Step 2: Node.js Server with mTLS

First, let's set up the Node.js server to use mTLS.

const fs = require("fs");
const https = require("https");

const key = fs.readFileSync(`${process.cwd()}/files/server/server-key.pem`);
const cert = fs.readFileSync(`${process.cwd()}/files/server/server-cert.pem`);
const ca = [fs.readFileSync(`${process.cwd()}/files/ca/ca.pem`)];

const options = {
  // Requesting the client to provide a certificate, to authenticate.
  requestCert: true,
  // It this set as `true`, server will not accept any unauthenticated traffic
  // Based on the use case this will be route specific.
  rejectUnauthorized: true

  .createServer(options, function (req, res) {
    console.log(`${new Date()} ${req.socket.remoteAddress} ${req.method} ${req.url}`);

Step 3: Node.js Client with mTLS

Next, let's set up the Node.js client to use mTLS.

const fs = require('fs');
const https = require('https');

const message = { msg: 'Hi Server!' };

const req = https.request( {
    host: '',
    port: 3002,
    secureProtocol: 'TLSv1_2_method',
    key: fs.readFileSync(`${process.cwd()}/files/client/client-key.pem`),
    cert: fs.readFileSync(`${process.cwd()}/files/client/client-cert.pem`),
    ca: [
    path: '/',
    method: 'GET',
    headers: {
      'Content-Type': 'application/json',
      'Content-Length': Buffer.byteLength(JSON.stringify(message))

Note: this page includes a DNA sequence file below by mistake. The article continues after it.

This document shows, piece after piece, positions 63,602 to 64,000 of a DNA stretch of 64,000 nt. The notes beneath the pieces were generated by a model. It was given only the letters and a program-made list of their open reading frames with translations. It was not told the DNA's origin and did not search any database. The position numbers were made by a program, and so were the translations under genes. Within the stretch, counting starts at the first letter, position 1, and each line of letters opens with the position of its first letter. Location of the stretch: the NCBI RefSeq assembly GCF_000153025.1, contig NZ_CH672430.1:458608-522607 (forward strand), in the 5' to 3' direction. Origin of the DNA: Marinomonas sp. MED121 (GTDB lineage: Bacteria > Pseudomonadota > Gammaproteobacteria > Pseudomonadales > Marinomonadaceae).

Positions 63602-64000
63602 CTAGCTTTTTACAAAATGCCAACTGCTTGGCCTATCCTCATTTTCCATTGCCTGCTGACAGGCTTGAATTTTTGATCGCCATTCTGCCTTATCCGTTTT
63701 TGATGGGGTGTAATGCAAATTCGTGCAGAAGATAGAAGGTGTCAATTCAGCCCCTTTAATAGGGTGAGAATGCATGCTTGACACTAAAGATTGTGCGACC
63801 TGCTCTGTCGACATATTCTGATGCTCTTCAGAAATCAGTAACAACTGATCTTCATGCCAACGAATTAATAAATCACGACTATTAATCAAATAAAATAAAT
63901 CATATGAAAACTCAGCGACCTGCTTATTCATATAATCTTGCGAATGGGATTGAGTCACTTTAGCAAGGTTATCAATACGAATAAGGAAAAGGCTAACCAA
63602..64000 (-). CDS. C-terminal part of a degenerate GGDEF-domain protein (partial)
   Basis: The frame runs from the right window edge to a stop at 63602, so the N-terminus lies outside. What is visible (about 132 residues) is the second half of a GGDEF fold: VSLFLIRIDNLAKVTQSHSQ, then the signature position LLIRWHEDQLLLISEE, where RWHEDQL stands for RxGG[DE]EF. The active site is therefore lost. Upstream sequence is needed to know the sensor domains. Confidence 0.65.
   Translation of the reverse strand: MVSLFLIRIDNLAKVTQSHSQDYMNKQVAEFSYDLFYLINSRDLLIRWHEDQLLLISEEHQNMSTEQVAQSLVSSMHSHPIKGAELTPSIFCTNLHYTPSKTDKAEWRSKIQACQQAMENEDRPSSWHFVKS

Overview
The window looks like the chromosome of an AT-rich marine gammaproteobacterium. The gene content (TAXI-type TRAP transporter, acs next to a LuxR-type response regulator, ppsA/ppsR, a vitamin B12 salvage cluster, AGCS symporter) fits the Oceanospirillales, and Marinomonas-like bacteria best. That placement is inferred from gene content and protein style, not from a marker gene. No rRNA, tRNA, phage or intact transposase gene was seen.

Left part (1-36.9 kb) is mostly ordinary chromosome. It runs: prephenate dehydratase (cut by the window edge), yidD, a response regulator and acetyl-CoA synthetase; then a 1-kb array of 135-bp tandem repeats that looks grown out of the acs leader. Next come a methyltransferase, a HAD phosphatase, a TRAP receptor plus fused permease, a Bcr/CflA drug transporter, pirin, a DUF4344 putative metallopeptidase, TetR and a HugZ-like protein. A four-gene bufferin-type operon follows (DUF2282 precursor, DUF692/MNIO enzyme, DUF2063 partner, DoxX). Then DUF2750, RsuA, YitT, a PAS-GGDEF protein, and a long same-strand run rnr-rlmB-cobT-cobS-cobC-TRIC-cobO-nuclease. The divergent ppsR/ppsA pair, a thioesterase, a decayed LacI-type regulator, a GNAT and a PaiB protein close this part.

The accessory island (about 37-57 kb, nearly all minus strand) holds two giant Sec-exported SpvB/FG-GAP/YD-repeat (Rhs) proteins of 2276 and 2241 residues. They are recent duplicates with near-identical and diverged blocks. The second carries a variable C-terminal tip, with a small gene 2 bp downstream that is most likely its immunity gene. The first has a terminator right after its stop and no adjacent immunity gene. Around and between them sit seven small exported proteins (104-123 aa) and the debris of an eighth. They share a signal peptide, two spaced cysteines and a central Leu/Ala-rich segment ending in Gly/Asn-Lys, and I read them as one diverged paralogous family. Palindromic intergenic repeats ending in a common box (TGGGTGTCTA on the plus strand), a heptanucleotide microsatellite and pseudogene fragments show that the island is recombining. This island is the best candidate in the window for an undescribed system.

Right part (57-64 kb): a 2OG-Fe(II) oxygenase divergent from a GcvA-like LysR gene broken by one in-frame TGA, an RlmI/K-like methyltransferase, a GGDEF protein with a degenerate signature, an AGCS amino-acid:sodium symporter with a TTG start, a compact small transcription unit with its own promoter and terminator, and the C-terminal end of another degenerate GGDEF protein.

}, (response) => {
    console.log('Response statusCode: ', response.statusCode);
    console.log('Response headers: ', response.headers);
    console.log(`Server Host Name: ${ response.socket.getPeerCertificate().subject.CN }`);

    if (response.statusCode !== 200) {
      console.log(`Wrong status code`);

    let rawData = '';
    response.on('data', function (data) {
      rawData += data;

    response.on('end', function () {
      if (rawData.length > 0) {
        console.log(`Received message: ${rawData}`);
      console.log(`TLS Connection closed!`);

req.on('socket', (socket) => {
  socket.on('secureConnect', () => {
    if (socket.authorized === false) {
      console.log(`SOCKET AUTH FAILED ${socket.authorizationError}`);
    console.log('TLS Connection established successfully!');
  socket.on('timeout', () => {
    console.log('TLS Socket Timeout!');

req.on('error', (err) => {
  console.log(`TLS Socket ERROR (${err})`);


Step 4: Testing the mTLS Flow

Let's run the server and client to test the mTLS communication.

  1. Start the server:

     node server.js
  2. Start the client (in a separate terminal):

     node client.js

You should see the client successfully communicating with the server over a secure mTLS connection.

For the sample code to run correctly, please add the test domain names to your /etc/hosts file. This will prevent connection errors.

Congratulations! You've successfully set up a Node.js server and client using mTLS. Explore further and integrate mTLS into your applications to ensure secure and authenticated communication.

For full code example please visit following GitHub Repository.

Stay tuned for more insights into secure coding and implementation practices. Happy coding! ๐Ÿš€